By 1 June, the remaining three battle groups began to train and conduct mock simulated attacks on the planned targets at various bases in SWA/Namibia.[1]:92 On 7 June, SAAF conducted two attacks, the first by Mirages on the PLAN base near Lubango and which two Mirages were damaged and the second attack at "Smokeshell" by Mirages and Buccaneers where no resistance was encountered.[2]:155-6 Training finally ended and the three battle groups met up at Eenhana on 9 June.[1]:92

On the early morning of the 10 June, the three battle groups left Eenhana and advanced towards Mulemba and the staging area.[2]:156 By 08h00, SAAF consisting of Mirages, Buccaneers and Impala's attacked various targets at "Smokeshell", Mulola and Ondova which would become the targets of the battle groups later in the afternoon.[2]:155 This time PLAN was prepared and anti-aircraft fire was received by the SAAF Mirages over "Smokeshell" from 23 mm AA guns and SA-7 missile fire.[2]:155 Due to the failure of the arrival of aviation fuel at the HAA, the helicopters were unable to deploy SADF troops to stop the retreat of any fleeing soldiers from "Smokeshell".[2]:156

Battle Group 53 attacked the PLAN positions east of Mulemba while Battle Groups 61 and 10 headed towards Chitumba attacking "Smokeshell" later than planned around 14h30.[1]:93 Initially the defenders were caught by surprise but regrouped and fought back. What was supposed to be above ground defences turned out to be camouflaged bunkers and trenches.[4] Elements of Battle Group 61 came under 23 mm AA fire used in a ground attack role that caused damage to several Ratel's, resulting in South African casualties in those vehicles and to soldiers attempting to escape them.[5] By nightfall the Battle Groups 61 and 10 had to withdraw. The attacks resumed in the morning of the 11 June with the South African's attacking and clearing the now empty bases and on withdrawing that evening had only cleared 10 percent of the bases.[2]:156 The target was spread over thirteen bases over forty five square kilometres.[2]:156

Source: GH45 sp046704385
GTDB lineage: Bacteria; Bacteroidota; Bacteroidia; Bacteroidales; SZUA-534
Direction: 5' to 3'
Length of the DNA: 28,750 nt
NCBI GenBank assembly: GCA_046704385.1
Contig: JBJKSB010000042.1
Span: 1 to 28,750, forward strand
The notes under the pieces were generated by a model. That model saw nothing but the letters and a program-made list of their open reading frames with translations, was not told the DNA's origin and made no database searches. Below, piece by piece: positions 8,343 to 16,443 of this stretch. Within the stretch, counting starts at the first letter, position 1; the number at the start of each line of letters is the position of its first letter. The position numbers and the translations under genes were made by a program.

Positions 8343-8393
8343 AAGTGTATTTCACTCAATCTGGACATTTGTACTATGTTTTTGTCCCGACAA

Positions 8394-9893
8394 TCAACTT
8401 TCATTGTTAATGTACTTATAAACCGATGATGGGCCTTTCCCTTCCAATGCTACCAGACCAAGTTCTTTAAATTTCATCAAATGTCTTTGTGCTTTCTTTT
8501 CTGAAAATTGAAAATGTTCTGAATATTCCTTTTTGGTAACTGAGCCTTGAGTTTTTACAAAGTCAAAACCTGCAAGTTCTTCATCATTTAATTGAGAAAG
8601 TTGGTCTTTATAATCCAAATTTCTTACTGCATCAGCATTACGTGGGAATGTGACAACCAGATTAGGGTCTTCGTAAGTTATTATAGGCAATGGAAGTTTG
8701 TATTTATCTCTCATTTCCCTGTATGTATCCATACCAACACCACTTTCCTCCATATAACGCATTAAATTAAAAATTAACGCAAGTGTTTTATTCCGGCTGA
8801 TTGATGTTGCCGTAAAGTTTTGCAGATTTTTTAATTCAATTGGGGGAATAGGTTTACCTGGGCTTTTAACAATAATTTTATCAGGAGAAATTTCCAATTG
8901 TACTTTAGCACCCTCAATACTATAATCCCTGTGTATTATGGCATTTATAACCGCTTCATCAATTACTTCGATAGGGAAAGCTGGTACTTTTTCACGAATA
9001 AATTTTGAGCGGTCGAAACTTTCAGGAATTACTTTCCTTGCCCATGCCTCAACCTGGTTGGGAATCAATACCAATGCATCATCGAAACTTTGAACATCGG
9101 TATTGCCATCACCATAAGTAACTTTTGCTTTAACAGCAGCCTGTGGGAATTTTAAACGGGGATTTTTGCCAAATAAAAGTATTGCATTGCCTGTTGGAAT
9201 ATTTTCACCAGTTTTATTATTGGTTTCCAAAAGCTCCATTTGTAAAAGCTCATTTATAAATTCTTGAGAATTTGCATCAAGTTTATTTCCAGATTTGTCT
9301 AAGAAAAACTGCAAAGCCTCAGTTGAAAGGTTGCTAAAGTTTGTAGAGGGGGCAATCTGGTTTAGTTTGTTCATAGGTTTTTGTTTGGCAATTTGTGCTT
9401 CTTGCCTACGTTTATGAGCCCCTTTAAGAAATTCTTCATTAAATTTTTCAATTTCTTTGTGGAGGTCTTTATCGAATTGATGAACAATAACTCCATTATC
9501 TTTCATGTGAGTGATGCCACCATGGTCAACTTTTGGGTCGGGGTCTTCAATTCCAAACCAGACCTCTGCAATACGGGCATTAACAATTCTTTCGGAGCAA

Battle Group 10 was due to attack at Mulola but had been called in to assist Battle Group 61. That attack was postponed until the 14 June but PLAN withdrew on 12 June with the SADF stopper groups failing to prevent the withdraw and by the time Battle Group 10 arrived it was deserted.[2]:156

On 29 June, Battle Group 10 was attacked by FAPLA troops as it was withdrawing to South-West Africa/Namibia.[2]:156 The SAAF was called to assist and FAPLA forces were attacked and forced to withdraw. By 1 July, all SADF forces had crossed back into SWA/Namibia.

Aftermath[edit]

During the operation the South African forces clashed for the first time with mechanised elements of SWAPO[6]:Chpt4 SWAPO lost its forward base facilities and 380 killed.[1]:93 Several hundred tons of equipment and supplies as well as many vehicles were captured by the security forces.[6]:Chpt4 Seventeen members of the SADF force were killed.[1]:93[7]

External links[edit]

Further reading[edit]

References[edit]

  1. ^ a b c d e f g h i j k Steenkamp, Willem (1989). South Africa's border war, 1966-1989. Gibraltar: Ashanti Pub. ISBN 0620139676. 
  2. ^ a b c d e f g h i j k l Nortje, Piet (2004). 32 Battalion : the inside story of South Africa's elite fighting unit. Cape Town: Zebra Press. ISBN 1868729141. 
  3. ^ http://www.61mech.org.za/operations/5-operation-sceptic
  4. ^ http://www.61mech.org.za/operations/5-operation-sceptic
  5. ^ http://www.61mech.org.za/operations/5-operation-sceptic
  6. ^ a b Hamann, Hilton (2007). Days Of The Generals: The Untold Story of South Africas Apartheid-era Military Generals. Struik Publishers. ISBN 1868723402. 
  7. ^ http://www.sadf.info/SWATF%20Operations.html

Preceded by
Operation Safraan
Battles and operations of the South African Border War
June 1980
Succeeded by
Operation Klipklop